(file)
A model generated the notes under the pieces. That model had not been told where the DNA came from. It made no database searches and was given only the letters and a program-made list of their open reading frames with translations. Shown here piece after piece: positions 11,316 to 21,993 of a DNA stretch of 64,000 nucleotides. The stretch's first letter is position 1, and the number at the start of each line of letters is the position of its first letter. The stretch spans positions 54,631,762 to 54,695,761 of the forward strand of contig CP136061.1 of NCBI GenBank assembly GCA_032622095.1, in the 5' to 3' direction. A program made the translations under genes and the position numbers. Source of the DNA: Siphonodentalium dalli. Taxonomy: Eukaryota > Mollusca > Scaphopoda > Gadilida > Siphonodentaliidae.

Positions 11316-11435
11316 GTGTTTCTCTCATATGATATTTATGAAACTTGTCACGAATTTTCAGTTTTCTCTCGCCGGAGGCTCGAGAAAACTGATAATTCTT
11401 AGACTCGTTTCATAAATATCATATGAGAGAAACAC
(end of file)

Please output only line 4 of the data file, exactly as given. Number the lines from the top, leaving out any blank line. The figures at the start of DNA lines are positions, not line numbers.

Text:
11401 AGACTCGTTTCATAAATATCATATGAGAGAAACAC